Soon Diana takes Perry touring to San Francisco and elsewhere in her personal flyer, letting him pilot the ship when away from traffic. (It is of course capable of handling itself on autopilot.) In due course they fall in love. Things go swimmingly until Bernard, an old dance partner and lover of Diana's, shows up to rehearse a new routine. Perry is mightily offended, a reaction Diana finds incomprehensible. He distracts himself with record-tapes as they work — until Bernard kisses Diana after she perfects a difficult move. Then, unable to control himself, he offends Bernard by ordering him out and finally by punching him out. No one but Perry is surprised when Bernard leaves and reports this major violation of custom immediately. Perry is tried, found guilty, and remanded to the State Correction Hospital at Tahoe for treatment.

This treatment, like the trial that ordered it, is very civilized. Diana is even allowed to stay with him, since she chooses to. We see the nature of the therapy in conversations Perry has with hospital staff, and I must say it is impressive. But that "therapy" is a series of Socratic dialogues, and its true target, of course, is the reader. Then comes another lecture on economics, one I understood much better. Everything turns on the definition of money and the fact that, in Perry's time, production always outstripped consumption.7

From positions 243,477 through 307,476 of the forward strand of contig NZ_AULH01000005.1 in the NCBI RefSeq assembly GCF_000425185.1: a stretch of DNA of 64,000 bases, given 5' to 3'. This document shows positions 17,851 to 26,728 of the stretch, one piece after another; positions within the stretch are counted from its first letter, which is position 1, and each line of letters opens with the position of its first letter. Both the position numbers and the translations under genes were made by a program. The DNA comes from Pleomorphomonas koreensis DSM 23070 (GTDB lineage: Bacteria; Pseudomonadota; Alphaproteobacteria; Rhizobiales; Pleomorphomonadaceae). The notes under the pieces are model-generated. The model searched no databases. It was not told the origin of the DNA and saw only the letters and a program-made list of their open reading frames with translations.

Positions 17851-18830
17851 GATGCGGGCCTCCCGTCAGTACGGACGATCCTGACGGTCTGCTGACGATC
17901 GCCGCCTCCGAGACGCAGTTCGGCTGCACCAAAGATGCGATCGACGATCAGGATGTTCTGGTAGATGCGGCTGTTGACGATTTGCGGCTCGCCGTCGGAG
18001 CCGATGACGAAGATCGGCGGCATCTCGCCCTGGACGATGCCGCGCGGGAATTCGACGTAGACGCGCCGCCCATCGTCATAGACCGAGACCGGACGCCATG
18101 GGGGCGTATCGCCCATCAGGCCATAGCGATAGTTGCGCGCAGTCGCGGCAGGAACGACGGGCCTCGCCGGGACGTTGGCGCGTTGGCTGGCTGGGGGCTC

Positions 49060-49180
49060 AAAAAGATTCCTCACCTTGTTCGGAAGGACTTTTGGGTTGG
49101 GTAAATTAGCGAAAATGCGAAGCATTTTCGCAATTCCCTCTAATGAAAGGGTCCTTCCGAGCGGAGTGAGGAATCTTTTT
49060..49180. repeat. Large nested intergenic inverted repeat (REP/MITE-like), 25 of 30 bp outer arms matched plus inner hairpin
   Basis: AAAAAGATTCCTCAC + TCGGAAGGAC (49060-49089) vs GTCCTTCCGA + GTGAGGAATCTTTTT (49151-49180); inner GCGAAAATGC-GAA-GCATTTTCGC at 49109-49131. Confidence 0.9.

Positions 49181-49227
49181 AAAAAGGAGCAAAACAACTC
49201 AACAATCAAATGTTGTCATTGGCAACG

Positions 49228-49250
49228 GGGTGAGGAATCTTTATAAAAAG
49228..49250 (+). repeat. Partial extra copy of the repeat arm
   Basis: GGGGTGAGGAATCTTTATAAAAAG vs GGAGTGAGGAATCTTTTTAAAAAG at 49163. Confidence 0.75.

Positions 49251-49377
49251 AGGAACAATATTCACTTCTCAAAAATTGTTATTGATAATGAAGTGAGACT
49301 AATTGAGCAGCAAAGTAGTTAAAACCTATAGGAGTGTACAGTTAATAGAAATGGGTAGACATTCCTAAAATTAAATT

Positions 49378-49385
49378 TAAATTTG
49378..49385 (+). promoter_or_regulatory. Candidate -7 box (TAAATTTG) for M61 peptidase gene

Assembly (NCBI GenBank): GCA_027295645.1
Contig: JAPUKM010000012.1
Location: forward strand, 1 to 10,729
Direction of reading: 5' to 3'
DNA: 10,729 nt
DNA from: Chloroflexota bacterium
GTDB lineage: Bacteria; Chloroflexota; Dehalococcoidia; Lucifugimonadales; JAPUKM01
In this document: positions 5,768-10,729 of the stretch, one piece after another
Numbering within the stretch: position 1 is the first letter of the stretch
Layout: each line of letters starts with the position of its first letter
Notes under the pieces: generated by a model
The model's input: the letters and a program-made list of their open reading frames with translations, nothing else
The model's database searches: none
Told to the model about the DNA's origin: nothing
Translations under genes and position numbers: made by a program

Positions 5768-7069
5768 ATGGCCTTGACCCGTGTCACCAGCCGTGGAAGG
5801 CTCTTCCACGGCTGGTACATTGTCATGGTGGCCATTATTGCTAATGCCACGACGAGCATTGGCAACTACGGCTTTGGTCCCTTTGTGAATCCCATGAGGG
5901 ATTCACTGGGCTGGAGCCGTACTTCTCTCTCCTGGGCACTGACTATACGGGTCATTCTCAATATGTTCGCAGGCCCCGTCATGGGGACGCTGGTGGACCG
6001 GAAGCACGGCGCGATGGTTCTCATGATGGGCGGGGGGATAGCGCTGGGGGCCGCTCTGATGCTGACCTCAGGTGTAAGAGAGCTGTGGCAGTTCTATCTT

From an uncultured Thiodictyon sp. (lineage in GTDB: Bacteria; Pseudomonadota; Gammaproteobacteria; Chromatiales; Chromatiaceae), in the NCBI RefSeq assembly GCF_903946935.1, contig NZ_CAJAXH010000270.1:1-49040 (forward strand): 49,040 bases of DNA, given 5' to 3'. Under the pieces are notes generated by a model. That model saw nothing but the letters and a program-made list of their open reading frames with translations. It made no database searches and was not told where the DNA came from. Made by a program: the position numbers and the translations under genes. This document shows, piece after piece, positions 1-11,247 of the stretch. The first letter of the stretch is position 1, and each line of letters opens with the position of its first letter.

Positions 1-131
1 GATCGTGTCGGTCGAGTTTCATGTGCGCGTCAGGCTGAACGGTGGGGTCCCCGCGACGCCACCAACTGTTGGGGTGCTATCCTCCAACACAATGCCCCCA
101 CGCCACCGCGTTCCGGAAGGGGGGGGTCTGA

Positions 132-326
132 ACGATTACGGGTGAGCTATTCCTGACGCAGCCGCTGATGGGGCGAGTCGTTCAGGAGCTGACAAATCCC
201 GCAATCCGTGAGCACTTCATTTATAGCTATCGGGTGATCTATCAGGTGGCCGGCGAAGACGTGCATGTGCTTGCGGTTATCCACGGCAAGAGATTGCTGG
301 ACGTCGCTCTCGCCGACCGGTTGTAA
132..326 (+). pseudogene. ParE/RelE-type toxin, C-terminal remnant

Well, as you might expect, Perry is cured without much trouble. Diana is strong motivation; and so is the rocket proving grounds just east of Flagstaff he was allowed to visit. He wants to go into space! (It wouldn't be a Heinlein story without this element.) After some more discussion of politics and economics, he enters pilot training, earns his license in three months, and makes a major contribution to fuels technology. The tale ends with him closing the hatch on his ship, ready for the giant leap around the Moon.